Friday, September 28, 2012

Pecan Brittle

I talked to my great-aunt Helen tonight and she shared with me her recipe for pecan brittle. (Her chiropractor makes it with almonds.) It was the best time and we had the nicest chat. It was bittersweet in a way b/c talking to her brought memories of my beloved Papaw flooding back to me. I was struck by how much she sounded like him on the phone, strange b/c she's lived in Ohio for many years and he lived in Arkansas. I did have a tear or two, but they were happy ones.
Anyway, it was so good for my soul to talk to her and listen to her way of cooking. I loved hearing the little details of the steps in ways you'll never find in any cookbook. It made me long in a very real way for my grandmothers and their recipes but, more than that, for that connection that comes when you start talking about food and recipes.
I love this sweet lady and it was such a delight to share our similar viewpoints on local vs. organic or margarine vs. butter. I was slightly anxious to message her (on FB no less!), but I thought, why not? I'm infinitely glad I called her and that we talked food for just a little while. I hope wherever you are, you have someone you can call to inherit a recipe like I did. There's something electrifying about someone saying, "Alright, you got a pencil and paper? This is how I make..." It may feel awkward or strange, but something I have repeatedly learned through all of this is that people feel flattered when you ask how they cook something and love to tell you. People love to share their recipes and their methods for cooking. It definitely connects us all and it's amazing where a conversation that begins with food can roam.
So I wish for you tonight to have a roaming talk that begins with food. My heart is much fuller tonight and my grocery list is a little longer for having talked to my great-aunt and I hope she's feeling more loved knowing her little niece called her up one Friday night to find out how to make brittle (and pot roast... and fry eggplant... and ...) I feel so spoiled now with new ideas to try.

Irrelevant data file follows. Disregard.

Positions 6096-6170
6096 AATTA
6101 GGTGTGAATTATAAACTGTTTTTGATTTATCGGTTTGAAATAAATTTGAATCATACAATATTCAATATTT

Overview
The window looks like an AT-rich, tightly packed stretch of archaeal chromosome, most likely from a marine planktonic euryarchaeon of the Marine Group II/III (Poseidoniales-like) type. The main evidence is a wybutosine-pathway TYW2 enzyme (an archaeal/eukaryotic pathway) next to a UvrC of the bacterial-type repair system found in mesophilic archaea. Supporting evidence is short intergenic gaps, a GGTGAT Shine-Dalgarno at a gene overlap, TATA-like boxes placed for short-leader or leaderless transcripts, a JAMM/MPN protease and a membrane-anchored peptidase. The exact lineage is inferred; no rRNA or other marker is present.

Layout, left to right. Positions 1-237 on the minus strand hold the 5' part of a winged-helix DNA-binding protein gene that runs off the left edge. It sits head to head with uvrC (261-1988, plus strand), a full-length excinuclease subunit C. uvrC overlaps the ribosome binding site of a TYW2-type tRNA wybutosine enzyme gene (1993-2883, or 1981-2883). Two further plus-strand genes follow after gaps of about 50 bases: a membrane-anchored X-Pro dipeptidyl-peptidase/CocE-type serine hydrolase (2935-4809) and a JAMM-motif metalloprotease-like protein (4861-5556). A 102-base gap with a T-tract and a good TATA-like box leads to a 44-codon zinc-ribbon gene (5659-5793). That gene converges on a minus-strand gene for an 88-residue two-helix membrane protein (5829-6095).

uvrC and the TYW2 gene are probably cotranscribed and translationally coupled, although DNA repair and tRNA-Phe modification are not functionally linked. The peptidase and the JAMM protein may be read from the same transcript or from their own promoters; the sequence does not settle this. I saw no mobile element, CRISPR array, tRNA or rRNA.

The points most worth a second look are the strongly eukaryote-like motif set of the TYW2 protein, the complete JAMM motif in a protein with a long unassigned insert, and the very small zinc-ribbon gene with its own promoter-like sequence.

ps. Here's the sweet story of where she originally got her recipe.

My great uncle taught at a local college and one year the secretary in his department made all the teachers this brittle for Christmas. It was wrapped in plastic wrap with a bow on top. My great-aunt said that her husband loved it so much, she called the lady up and asked for the recipe so she could make it for him. She's been making it every year since and makes so much at Christmas that she begins a month early. 
Isn't it comforting when the themes of good food and love intertwine themselves and the recipe becomes a living thing?  What began as a simple Christmas gift, establishes roots as a wife shows love to a husband. It branches as a mother makes her annual brittle for Christmas. It blossoms as family members connect over much time and distance. Someday they will intertwine again and hopefully sprout new seeds as I tell this story and share this recipe with my own sweet girl. 

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